Mayweather, a five-time world champion, was coaxed out of retirement to face McGregor, a mixed martial arts champion has never boxed professionally. In addition to collecting a huge payday, the winner of the bout will receive a “Money Belt” made with alligator leather and encrusted with 1.5 kilograms of 24-karat gold, 3,360 diamonds, 600 sapphires and 300 emeralds.
So far, the fighters have only sparred verbally, trading insults through the media. Despite the buildup, many boxing experts aren’t expecting much of a fight in Las Vegas’ T-Mobile Arena. The 22 experts polled by Ring TV.com unanimously picked Mayweather to defeat McGregor despite the former being 11 years older than the native of Ireland. Keith Idec of Boxing Scene called the fight a “complete mismatch that never should’ve been sanctioned as more than an exhibition by the Nevada State Athletic Commission.”
By contrast, fans appear to be caught up in contest between two of the fight game’s loudest and brashest personalities.
“Of all the great fight promotions in the modern era, this one has been the most transparent as to what you will probably be getting,” wrote Brian Campbell of CBS Sports. “Yet at the same time, considering the size of personalities and egos involved, and the incredible crossover potential beyond both the fight game and sports in general, this is the one fight in history that most dares you not to buy it.”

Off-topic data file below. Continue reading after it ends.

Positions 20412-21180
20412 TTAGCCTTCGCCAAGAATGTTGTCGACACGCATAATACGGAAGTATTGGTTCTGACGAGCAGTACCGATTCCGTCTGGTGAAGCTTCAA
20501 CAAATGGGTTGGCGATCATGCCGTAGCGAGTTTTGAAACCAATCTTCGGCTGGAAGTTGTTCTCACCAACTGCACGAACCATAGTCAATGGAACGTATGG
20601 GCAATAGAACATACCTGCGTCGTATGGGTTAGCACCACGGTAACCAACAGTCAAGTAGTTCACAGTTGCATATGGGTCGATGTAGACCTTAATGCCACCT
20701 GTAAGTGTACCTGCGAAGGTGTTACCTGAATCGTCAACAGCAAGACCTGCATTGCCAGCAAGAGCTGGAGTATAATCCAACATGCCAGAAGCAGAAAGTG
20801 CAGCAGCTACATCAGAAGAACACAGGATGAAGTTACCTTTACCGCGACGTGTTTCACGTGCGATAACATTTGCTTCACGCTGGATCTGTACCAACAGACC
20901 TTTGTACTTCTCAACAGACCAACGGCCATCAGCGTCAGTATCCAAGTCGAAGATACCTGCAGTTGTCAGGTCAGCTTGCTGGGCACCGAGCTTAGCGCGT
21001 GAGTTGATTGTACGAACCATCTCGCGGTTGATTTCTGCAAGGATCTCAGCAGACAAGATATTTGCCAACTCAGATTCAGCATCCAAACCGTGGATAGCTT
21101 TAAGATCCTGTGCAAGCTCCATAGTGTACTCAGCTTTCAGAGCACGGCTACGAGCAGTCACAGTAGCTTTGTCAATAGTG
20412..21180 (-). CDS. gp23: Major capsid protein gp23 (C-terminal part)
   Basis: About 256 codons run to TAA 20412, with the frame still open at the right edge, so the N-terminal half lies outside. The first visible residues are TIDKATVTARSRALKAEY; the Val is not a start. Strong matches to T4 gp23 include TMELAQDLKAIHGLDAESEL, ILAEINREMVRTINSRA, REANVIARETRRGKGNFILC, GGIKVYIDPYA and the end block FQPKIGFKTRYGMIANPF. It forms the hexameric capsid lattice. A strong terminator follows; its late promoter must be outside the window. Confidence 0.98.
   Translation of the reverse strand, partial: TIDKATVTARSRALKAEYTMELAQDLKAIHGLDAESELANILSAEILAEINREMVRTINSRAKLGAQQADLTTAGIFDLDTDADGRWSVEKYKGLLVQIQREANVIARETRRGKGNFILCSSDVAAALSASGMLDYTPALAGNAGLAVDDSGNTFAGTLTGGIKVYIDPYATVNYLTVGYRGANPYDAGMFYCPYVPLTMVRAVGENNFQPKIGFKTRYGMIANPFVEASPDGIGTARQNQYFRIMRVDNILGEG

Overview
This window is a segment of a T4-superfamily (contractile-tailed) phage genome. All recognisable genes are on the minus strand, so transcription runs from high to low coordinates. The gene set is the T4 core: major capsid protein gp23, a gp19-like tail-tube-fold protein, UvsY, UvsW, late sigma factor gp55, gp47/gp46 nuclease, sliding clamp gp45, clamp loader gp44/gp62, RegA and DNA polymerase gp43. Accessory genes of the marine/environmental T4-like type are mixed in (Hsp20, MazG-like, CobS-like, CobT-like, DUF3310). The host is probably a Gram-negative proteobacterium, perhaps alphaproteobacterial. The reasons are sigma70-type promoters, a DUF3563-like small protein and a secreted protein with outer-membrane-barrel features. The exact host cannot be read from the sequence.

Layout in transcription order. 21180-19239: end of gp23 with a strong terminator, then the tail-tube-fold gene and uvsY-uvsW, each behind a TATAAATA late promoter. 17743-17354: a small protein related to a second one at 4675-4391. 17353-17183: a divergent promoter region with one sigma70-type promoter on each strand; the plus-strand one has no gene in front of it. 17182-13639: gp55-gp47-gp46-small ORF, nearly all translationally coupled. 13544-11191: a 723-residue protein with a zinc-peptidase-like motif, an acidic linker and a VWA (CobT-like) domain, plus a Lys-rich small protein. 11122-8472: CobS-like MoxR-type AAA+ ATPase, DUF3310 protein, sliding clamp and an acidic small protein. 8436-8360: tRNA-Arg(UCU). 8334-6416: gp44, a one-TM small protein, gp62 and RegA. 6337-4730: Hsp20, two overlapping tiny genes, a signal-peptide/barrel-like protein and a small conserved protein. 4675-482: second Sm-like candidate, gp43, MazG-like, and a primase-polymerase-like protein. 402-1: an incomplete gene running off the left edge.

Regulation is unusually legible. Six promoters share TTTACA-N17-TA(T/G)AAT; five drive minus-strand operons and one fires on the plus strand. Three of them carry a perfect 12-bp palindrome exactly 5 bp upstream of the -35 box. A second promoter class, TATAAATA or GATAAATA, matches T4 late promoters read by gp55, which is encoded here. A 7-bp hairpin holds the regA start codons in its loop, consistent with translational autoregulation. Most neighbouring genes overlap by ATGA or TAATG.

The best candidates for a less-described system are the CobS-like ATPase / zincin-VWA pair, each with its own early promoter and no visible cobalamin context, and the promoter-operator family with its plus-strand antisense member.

Part of the spectacle involves the vast sums of money swirling around the bout. Here’s the financial tale of the tape:
Huge payday. Mayweather will collect a stupendous $100 million for the fight, with McGregor not far behind at $75 million. That makes the average Fortune 500 company CEO compensation of $13.1 million seem like chump change. Soccer star Cristiano Ronaldo currently tops the Forbes list of the world’s highest-paid athletes, earning $93 million, although that includes his pay for an entire season
Betting action. The legal wagering on the fight is expected to top the $60 million bet on Mayweather’s 2015 battle with Manny Pacquiao. According to Jay Rood, MGM’s vice president of race and sports, Mayweather is the betting public’s favorite. A $100 winning bet on the boxer will net a gambler about $13 in winnings, while the same wager on McGregor will yield $400. Most individual bettors in Las Vegas are backing McGregor, with bets on the fighter averaging $212, compared with an average wager of $8,036 on Mayweather. That means bookmakers will take a beating if McGregor prevails. Several gamblers reportedly have made multi-million dollar bets, though it isn’t clear if Mayweather has followed through on his promise to place a 7-figure bet on himself.
Pay-Per-View. According to Deadline Hollywood, promoters of the fight could net between $700 million and $1 billion in pay-per-view revenue around the world from fans willing to shell out $99.95 for the right to see the bout. If move terms, it would be among the top 10 highest box office generators of all time. Revenue from ticket sales in the venue is expected to hit $92 million.
Merchandise. Sports apparel and gear seller Fanatics is offering a variety of t-shirts, baseball caps and hoodies that start at about $30, along with autographed memorabilia from Mayweather such as boxing gloves ($799) and trunks ($699.99). Autographed McGregor gloves were being offered online at a discounted price of $449.99.